Subscribe Now Subscribe Today
Research Article
 

Assessing Breastfeeding Behaviour in Indonesia: Does Early Skin-to-Skin Contact Affect Mothers’ Breastfeeding Performance and Confidence?



Azniah Syam, Suhartatik Suhartatik and Lina Handayani
 
Facebook Twitter Digg Reddit Linkedin StumbleUpon E-mail
ABSTRACT

Background and Objective: The skin-to-skin contact after birth is known as the first step in a feeding practice that helps mother and infant in establishing the breastfeeding bond and increases mothers’ confidence in nurturing their infants. Despite the benefits, the absence of this contact commonly occurs in maternity practice, which seems to affect mothers’ breastfeeding behaviour after discharge. This study aimed to analyse the effect of skin-to-skin contact on mothers’ breastfeeding performance and self-efficacy. Methodology: This study involved 239 pregnant women who were selected based on cluster random sampling and data were collected from June 2014 to January 2015 in the coastal region of South Sulawesi, Indonesia. Mothers were followed and observed several times: first, during the birth process until 2 h after; second, at 7-10 days postpartum; and third, four weeks postpartum to evaluate skin-to-skin contact, breastfeeding performance and breastfeeding self-efficacy. Subjects were divided into two groups with immediate and delayed skin-to-skin contact. Differences between the two groups were measured by independent t-test. Result: Mothers with immediate skin-to-skin contact were more able to breastfeed effectively (p = 0.001, 95% CI 2.04-5.52) and were more confident (p = 0.001, 95% CI 9.71-16.55) compared to those in the delayed group. Immediate skin-to-skin contact shows significant differences in breastfeeding performance and maternal confidence. Conclusion: Immediate skin-to-skin contact remarkably impacted mother’s ability to adapt to breastfeeding. It also eliminated anxiety and lower self-esteem in the beginning of the postpartum period. Later, these mothers were able to cope with and overcome severe breastfeeding problems. This raised their breastfeeding quality to a greater level.

Services
Related Articles in ASCI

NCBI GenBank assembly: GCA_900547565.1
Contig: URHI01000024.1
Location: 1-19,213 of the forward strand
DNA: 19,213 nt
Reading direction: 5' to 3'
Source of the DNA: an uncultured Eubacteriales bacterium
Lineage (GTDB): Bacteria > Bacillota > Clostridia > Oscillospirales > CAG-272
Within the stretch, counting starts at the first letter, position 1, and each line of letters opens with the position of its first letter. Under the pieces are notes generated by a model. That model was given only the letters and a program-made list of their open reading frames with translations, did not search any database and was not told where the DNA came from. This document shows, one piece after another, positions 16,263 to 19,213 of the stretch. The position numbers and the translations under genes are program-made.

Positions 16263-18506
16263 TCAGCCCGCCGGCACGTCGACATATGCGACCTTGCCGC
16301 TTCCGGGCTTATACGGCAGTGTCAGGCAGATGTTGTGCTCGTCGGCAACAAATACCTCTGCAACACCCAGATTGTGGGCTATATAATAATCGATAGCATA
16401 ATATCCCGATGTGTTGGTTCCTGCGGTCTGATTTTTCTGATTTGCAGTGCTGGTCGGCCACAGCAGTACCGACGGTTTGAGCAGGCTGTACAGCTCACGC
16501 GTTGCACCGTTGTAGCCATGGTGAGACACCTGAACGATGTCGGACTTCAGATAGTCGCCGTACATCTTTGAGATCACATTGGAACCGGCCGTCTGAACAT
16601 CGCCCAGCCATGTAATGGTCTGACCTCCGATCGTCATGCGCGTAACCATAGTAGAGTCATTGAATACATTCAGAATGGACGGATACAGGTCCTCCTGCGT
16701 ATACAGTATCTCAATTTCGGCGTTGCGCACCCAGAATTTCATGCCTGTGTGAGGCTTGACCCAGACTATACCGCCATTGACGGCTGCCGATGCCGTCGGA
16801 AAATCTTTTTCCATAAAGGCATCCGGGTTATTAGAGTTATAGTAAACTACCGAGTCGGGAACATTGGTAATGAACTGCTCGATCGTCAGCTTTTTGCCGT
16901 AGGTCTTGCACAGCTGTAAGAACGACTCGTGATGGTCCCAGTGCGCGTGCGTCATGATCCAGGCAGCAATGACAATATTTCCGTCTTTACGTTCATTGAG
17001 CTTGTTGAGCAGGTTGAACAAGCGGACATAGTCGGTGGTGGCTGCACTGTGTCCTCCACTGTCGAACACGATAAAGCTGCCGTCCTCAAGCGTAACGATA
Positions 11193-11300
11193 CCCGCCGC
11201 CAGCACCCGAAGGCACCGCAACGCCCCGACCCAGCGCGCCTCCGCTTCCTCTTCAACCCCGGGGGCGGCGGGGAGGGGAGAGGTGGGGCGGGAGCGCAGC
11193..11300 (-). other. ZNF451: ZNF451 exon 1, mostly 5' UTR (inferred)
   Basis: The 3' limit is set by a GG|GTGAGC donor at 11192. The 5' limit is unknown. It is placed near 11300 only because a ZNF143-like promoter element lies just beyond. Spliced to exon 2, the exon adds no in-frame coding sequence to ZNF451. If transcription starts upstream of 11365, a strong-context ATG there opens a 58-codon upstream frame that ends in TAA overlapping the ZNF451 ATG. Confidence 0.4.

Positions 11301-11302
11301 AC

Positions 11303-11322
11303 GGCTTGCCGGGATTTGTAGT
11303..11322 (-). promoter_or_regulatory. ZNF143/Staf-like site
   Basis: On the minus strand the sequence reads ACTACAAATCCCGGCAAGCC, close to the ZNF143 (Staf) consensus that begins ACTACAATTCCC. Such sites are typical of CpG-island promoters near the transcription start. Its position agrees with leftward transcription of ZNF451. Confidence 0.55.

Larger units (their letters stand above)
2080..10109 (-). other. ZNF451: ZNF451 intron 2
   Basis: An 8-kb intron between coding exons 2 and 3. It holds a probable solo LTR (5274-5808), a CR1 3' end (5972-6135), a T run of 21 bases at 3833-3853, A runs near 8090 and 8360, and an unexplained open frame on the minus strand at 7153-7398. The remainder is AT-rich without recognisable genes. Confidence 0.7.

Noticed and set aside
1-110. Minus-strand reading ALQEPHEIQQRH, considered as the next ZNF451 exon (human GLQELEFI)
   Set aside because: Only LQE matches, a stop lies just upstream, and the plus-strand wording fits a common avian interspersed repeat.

Similar Articles in this Journal
Search in Google Scholar
View Citation
Report Citation

 
  How to cite this article:

Azniah Syam, Suhartatik Suhartatik and Lina Handayani, 2019. Assessing Breastfeeding Behaviour in Indonesia: Does Early Skin-to-Skin Contact Affect Mothers’ Breastfeeding Performance and Confidence?. Pakistan Journal of Nutrition, 18: 86-93.

DOI: 10.3923/pjn.2019.86.93

URL: https://scialert.net/abstract/?doi=pjn.2019.86.93
 
Received: April 06, 2018; Accepted: September 23, 2018; Published: December 15, 2018


Copyright: © 2019. This is an open access article distributed under the terms of the creative commons attribution License, which permits unrestricted use, distribution and reproduction in any medium, provided the original author and source are credited.

INTRODUCTION

Neonatal mortality and morbidity are important problems in every country and especially in developing countries. Initiation of breastfeeding within 1 h after birth reduced newborn deaths by 22% in Ghana1 and 19% in Nepal2. This practice is considered to be a low-cost intervention to reduce the mortality rate of children under 5 years of age worldwide3. One meta-analysis result states that early initiation of breastfeeding within the first 1 and 24 h after birth significantly reduces the neonatal mortality rate, low infant body weight and infection3. Timely initiation of breastfeeding then becomes a guideline in every birth process. In addition to this opportunity to prevent neonatal death, breastfeeding stimulates the infant immune system to develop faster through the high immunoglobulin and lymphocyte content of colostrum in early breastmilk expressed after mother gives birth4,5. Along with the benefits for the baby, the infant sucking on mother’s nipple is a strong stimulation to produce oxytocin that prevents postpartum bleeding6, which causes maternal mortality in 27% of cases7. From a psychological aspect, this practice helps to decrease the mother’s postpartum depression, which can occur unconsciously, mostly for first-time mothers8. Early bonding influences the mother’s awareness of her role as a parent9,10. Early skin-to skin contact plays an important role in establishing a primary pattern of breastfeeding lasting six months or more. The extraordinary first impression of the nature of breastfeeding boosts the mothers’ confidence for their motherhood journey.